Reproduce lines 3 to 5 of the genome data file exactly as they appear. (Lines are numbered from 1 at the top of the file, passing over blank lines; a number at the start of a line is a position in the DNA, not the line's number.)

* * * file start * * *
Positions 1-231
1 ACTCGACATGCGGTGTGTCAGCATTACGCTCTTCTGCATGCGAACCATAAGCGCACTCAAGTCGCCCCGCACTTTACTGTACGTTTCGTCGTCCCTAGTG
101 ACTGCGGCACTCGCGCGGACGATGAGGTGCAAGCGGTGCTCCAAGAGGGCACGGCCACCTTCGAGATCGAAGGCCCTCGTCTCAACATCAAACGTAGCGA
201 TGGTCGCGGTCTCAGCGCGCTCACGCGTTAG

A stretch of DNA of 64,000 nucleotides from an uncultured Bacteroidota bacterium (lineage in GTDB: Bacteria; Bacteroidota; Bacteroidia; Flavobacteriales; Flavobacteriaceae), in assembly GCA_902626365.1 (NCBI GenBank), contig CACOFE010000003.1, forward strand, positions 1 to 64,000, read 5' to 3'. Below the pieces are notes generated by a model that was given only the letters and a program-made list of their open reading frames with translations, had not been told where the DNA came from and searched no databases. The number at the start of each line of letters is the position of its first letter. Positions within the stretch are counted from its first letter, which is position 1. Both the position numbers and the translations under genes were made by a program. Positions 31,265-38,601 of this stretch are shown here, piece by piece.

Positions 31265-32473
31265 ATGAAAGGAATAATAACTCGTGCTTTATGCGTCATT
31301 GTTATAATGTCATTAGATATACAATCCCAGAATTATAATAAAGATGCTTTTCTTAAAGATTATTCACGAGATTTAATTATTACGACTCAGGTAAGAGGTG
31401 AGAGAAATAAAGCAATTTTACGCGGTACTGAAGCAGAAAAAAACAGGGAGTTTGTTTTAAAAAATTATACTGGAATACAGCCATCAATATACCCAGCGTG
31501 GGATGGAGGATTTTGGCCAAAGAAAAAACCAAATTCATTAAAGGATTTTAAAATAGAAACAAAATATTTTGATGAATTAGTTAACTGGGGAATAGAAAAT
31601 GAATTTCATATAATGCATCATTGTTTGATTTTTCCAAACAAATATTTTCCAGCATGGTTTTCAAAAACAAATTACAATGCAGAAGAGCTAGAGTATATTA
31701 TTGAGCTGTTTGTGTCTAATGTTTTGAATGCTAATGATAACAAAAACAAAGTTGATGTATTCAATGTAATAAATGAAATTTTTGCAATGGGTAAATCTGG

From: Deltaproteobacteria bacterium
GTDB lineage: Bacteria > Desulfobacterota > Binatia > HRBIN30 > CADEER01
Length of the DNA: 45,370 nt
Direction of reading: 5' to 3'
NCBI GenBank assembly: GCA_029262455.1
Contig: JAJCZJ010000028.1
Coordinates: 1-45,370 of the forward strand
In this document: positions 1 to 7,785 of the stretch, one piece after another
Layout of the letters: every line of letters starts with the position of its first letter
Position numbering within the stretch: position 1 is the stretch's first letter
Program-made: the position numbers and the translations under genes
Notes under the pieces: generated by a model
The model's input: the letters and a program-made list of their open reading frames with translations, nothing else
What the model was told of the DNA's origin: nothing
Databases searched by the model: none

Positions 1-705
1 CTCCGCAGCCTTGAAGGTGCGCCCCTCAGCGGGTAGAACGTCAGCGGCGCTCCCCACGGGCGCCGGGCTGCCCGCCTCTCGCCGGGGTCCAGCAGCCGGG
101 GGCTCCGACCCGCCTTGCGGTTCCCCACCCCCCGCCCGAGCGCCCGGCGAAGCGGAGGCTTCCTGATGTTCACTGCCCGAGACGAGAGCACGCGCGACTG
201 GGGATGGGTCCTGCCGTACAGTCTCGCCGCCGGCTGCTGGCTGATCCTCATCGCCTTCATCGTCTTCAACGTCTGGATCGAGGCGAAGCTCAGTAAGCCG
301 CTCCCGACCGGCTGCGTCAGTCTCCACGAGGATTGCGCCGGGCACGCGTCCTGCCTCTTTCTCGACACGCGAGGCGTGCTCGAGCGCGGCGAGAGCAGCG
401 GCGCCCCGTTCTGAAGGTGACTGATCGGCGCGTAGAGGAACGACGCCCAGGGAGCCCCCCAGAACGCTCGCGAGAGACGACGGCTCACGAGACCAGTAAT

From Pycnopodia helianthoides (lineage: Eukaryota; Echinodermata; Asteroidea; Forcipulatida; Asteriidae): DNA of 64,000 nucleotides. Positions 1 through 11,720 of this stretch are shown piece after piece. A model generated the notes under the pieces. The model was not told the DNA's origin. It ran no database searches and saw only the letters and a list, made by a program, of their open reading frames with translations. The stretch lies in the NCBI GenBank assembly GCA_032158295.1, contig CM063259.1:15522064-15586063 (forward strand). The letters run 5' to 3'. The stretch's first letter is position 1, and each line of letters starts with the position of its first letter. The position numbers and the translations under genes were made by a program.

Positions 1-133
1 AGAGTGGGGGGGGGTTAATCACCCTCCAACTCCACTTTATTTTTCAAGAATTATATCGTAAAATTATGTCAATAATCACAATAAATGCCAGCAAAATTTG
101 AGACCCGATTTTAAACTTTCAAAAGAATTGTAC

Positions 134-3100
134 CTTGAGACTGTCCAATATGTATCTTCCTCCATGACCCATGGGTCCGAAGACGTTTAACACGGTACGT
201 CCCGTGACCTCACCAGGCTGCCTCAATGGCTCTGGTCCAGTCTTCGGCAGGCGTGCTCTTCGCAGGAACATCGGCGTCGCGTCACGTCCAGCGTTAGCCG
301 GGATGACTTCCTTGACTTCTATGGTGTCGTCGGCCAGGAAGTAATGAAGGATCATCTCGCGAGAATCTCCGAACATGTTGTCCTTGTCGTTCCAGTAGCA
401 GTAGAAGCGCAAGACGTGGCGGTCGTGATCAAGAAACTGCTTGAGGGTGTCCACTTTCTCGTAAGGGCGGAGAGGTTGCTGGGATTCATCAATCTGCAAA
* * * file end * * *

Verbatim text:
101 ACTGCGGCACTCGCGCGGACGATGAGGTGCAAGCGGTGCTCCAAGAGGGCACGGCCACCTTCGAGATCGAAGGCCCTCGTCTCAACATCAAACGTAGCGA
201 TGGTCGCGGTCTCAGCGCGCTCACGCGTTAG

A stretch of DNA of 64,000 nucleotides from an uncultured Bacteroidota bacterium (lineage in GTDB: Bacteria; Bacteroidota; Bacteroidia; Flavobacteriales; Flavobacteriaceae), in assembly GCA_902626365.1 (NCBI GenBank), contig CACOFE010000003.1, forward strand, positions 1 to 64,000, read 5' to 3'. Below the pieces are notes generated by a model that was given only the letters and a program-made list of their open reading frames with translations, had not been told where the DNA came from and searched no databases. The number at the start of each line of letters is the position of its first letter. Positions within the stretch are counted from its first letter, which is position 1. Both the position numbers and the translations under genes were made by a program. Positions 31,265-38,601 of this stretch are shown here, piece by piece.